Supplements linked to death in older women.
Older women who use iron pills or some other common vitamin and mineral supplements daily might be at an increased risk of premature death compared with nonusers, while those who take calcium supplements might be at a decreased risk, researchers reported in the current issue of Archives of Internal Medicine.
The investigators analyzed data on dietary supplement use and mortality among 38,772 Iowan women who had an average age of 62 when the study began in 1986. After about 19 years of follow-up, women who took multivitamins or dietary supplements containing copper, folic acid, iron, magnesium, vitamin B6, or zinc were more likely to have died compared with women who had not taken supplements of those nutrients.
The association between daily supplement intake and mortality risk was strongest with iron. Moreover, as women aged, the risk of death was linked with progressively lower doses.
In contrast, women who took calcium supplements had slightly better survival rates, the researchers reported, though no clear dose—response relationship was found.
The study is large, and the researchers adjusted for such things as age, diet, health, hormone replacement therapy, and smoking. Still, it was an observational study, not clinical trial, so it’s possible that other factors contributed to the results, according to an accompanying editorial in the journal by researchers at the University of Nis, in Serbia, and Copenhagen University Hospital, in Denmark.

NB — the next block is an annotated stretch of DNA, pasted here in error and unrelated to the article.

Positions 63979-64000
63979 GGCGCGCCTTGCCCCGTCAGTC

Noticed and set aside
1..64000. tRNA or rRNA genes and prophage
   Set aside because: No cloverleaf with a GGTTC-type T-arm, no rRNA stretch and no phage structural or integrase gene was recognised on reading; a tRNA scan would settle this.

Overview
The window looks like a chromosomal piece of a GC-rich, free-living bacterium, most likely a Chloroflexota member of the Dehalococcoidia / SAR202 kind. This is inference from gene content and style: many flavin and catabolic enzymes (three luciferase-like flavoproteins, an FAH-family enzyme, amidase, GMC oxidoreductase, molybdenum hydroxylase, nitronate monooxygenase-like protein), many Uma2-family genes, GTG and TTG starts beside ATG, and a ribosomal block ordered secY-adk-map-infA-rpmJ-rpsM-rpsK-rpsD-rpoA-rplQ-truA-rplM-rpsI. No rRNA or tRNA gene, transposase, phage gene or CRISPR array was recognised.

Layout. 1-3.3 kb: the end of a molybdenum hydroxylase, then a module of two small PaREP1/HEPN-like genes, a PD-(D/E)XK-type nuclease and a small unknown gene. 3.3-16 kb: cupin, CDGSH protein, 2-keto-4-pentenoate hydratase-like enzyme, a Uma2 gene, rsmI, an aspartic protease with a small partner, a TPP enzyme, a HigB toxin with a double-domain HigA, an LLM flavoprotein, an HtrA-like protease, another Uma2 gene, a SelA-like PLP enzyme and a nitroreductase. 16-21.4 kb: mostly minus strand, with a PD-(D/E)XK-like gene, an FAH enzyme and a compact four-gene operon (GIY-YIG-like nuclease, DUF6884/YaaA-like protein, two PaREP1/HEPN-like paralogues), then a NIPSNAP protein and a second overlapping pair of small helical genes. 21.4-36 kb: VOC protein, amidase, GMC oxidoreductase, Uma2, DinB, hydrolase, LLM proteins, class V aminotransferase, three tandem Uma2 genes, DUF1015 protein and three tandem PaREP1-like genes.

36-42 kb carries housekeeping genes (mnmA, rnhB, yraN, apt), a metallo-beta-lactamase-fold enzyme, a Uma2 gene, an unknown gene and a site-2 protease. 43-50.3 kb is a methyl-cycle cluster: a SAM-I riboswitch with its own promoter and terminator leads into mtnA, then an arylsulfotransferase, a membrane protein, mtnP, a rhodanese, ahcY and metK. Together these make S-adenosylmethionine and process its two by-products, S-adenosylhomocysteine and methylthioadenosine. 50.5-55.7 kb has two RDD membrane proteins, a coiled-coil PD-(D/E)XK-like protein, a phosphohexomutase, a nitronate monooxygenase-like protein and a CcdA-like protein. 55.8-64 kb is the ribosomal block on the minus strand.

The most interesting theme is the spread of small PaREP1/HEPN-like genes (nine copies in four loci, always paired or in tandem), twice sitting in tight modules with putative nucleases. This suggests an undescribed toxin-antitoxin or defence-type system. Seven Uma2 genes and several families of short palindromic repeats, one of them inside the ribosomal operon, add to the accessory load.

Bottom line: This new study raises concern about the long-term safety of some dietary supplements among older women, and echoes several other recent studies that reached similar conclusions. For example, while the current analysis suggests that women who take calcium might live slightly longer, another recent studylinked calcium supplements with increased risk of heart attack. We generally recommend supplemental vitamins for people who have clear deficiency. For other people, it’s best to get your nutrients from a varied, healthful diet that includes lots of fruits, vegetables, and whole grains.